For several years SITA hosted an IT Summit in Brussels but decided to bring the event to Asia for the first time this year to be closer to a fast growing and increasingly important market. An IATA presentation at the summit projected that the Asia Pacific market would triple in size over the next 20 years.
IATA expects China will overtake the US in 2022 as the world’s largest market, based on total passenger traffic (domestic and international). India is projected to rise from seventh largest to third largest air transport market over the next 20 years, and Indonesia is projected to rise from tenth largest to fourth largest.
SITA CEO highlights importance of digitalisation and cybersecurity
Asia’s rapid growth trajectory has implications for IT, making it critical for airlines and airports in the region to embrace digital transformation. During the opening presentation at the summit, SITA CEO Barbara Dalibard said that “smart use of technology can help manage the challenges of rising passenger numbers, limited infrastructure and increased complexity”.
SITA expects self-service usage at airports will double over the next two years. A recent SITA survey indicates that 30% of airlines and airports plan to implement passenger identity management through biometrics by 2020.
Ms Dalibard said cybersecurity is a top priority for both airlines and airports. Only 30% of airlines believe they are currently prepared to deal with any cybersecurity threats, based on results from the SITA survey. Ms Dalibard said the industry needed to manage cybersecurity, pointing out that “the weakest point in the chain will be the one that impacts us.”
Digital transformation will require more sharing of data between stakeholders, which in turn will require data protection. The summit discussed several new data-sharing initiatives or platforms between airlines and airports.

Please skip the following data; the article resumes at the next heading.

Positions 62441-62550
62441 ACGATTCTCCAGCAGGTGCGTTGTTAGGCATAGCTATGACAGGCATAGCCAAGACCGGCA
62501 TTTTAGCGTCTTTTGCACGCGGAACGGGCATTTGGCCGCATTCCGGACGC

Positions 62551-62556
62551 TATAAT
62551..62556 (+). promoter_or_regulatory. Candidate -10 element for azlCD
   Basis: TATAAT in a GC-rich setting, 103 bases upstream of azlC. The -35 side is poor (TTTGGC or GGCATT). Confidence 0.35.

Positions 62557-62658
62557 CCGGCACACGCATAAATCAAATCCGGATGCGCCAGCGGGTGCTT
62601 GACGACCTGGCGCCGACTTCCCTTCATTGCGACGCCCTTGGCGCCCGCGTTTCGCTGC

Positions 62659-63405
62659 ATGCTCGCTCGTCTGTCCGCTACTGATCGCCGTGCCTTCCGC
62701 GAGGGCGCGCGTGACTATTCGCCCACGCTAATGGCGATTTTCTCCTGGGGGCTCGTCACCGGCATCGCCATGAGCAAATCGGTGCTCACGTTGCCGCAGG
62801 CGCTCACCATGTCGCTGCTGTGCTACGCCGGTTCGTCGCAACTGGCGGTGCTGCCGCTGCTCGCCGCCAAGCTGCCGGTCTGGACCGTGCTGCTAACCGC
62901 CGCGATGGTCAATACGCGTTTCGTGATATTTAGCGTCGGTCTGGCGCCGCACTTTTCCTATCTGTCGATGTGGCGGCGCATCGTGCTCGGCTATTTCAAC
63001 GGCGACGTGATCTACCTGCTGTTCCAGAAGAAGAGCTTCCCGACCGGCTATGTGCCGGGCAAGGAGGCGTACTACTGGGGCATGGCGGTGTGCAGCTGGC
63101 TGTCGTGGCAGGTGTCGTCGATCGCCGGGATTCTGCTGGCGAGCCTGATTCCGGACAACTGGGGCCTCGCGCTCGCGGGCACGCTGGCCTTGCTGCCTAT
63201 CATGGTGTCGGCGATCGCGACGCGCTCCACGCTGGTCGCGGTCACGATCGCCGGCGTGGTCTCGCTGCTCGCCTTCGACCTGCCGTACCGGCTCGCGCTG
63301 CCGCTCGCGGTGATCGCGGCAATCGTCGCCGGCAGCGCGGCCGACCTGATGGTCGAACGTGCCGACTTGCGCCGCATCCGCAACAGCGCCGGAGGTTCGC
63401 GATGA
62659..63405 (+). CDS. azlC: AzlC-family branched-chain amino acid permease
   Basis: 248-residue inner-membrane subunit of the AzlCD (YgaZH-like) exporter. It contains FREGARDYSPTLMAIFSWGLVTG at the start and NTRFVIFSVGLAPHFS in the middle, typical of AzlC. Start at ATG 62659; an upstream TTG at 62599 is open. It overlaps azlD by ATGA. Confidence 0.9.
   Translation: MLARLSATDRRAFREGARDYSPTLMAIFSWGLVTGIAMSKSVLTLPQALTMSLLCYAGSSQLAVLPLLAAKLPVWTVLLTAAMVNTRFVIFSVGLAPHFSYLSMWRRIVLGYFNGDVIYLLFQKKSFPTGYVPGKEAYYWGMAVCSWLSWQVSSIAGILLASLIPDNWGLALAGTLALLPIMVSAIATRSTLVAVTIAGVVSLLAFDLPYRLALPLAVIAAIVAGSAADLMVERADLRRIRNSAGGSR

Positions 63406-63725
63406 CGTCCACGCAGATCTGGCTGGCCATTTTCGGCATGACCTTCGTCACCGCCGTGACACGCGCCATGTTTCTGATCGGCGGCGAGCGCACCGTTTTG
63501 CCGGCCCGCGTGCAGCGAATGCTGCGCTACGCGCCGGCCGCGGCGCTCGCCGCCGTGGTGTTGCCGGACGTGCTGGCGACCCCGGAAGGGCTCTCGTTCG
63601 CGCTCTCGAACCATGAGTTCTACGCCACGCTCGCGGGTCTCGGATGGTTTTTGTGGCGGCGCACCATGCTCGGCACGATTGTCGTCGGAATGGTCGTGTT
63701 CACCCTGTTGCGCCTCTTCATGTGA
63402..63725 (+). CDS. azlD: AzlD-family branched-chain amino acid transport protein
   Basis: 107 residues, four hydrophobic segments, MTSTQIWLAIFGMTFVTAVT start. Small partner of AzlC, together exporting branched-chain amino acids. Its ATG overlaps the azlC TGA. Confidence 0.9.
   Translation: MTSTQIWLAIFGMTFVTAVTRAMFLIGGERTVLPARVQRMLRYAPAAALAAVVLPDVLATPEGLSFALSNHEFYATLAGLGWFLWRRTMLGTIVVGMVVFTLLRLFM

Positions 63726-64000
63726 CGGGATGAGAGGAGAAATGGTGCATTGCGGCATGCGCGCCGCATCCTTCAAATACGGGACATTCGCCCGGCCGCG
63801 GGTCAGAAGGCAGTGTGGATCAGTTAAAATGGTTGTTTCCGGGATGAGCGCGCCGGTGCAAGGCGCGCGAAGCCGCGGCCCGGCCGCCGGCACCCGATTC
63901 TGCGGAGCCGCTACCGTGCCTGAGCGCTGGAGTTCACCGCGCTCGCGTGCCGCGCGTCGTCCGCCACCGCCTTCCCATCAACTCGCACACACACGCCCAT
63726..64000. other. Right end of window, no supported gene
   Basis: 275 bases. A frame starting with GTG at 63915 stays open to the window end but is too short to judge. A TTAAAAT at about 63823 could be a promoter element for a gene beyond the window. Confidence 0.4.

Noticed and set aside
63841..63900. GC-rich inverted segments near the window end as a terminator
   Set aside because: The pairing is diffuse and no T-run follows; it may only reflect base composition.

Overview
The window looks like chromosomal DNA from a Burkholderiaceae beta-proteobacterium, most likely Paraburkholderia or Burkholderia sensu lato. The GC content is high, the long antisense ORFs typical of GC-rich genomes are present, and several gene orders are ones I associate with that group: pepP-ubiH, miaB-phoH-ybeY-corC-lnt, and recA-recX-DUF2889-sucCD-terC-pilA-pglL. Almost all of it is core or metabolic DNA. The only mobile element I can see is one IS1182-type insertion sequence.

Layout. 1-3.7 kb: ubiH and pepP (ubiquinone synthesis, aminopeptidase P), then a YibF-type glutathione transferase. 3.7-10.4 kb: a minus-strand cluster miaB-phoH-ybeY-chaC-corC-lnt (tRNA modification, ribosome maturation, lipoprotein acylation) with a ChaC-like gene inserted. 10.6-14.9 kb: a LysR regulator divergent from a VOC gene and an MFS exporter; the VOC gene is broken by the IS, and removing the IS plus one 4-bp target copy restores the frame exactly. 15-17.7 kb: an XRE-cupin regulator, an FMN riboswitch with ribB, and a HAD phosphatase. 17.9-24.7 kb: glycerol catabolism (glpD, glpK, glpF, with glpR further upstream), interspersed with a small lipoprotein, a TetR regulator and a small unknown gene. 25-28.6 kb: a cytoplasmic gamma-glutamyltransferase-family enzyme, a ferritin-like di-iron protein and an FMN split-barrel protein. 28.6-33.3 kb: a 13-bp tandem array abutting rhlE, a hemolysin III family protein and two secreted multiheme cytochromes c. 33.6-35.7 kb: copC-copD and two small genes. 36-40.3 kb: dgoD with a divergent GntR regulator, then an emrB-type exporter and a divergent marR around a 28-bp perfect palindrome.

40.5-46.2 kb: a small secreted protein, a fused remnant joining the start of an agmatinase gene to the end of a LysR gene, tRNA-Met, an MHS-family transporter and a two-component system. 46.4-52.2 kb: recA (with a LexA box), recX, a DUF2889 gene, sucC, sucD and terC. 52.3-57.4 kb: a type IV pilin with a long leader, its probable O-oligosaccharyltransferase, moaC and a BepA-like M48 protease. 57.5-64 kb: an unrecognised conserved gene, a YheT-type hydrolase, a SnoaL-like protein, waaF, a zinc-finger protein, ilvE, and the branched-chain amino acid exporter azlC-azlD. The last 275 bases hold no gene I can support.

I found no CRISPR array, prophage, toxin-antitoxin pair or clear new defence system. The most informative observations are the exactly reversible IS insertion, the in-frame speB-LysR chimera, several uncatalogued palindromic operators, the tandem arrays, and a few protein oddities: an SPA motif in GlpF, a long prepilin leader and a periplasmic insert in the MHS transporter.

There are clearly opportunities for the industry to leverage new digital technologies to transform services and operations. Digital transformation enables airlines and airports improve customer service while also improving their efficiency.
Asian airports gradually embrace self-service
Changi Airport EVP Airport Management Tan Lye Teck shared how Changi implemented fast and seamless travel (FAST) with the opening of Terminal 4 in Oct-2017. The new terminal is relying heavily on self-service technologies, including biometrics, which will also gradually be introduced at Changi’s existing three terminals.
Changi was relatively late to join the self-service trend and Asia overall has been slow to introduce self-service, compared to other regions. Mr Tan said when Changi looked at self-service at an earlier stage there was a lot of pushback and it was not clear that it would work in Asia. However, technology improved and manpower in Singapore became tighter and tighter, eventually leading Changi to take the leap.
Kuala Lumpur International Airport (KLIA) has also embraced self-service. Malaysia Airports IT division general manager Radin Asrul Adza pointed out that at KLIA2 passengers do not have a choice because AirAsia only offers a self-service option, whereas at the main terminal most passengers still use the check in counters, bypassing the kiosks. “It’s more a cultural thing. Malaysians mostly prefer to be serviced”, Mr Radin said.
Mr Tan said it is important to continue giving customers in Asia a choice, and not to force anything. “We give passenger options and show clearly what’s the best option for them”, he said.
SITA VP airport solutions Adrian Ching pointed out that when he was younger money could only be withdrawn from banks by going to the counter but how, over time, everyone had embraced self-service technology. “It’s a clear case of the technology working for you and adjusting the technology to customer behavior”, Mr Ching said.
Keep an eye out tomorrow for SITA Summit Part 2: Airports sitting on a data goldmine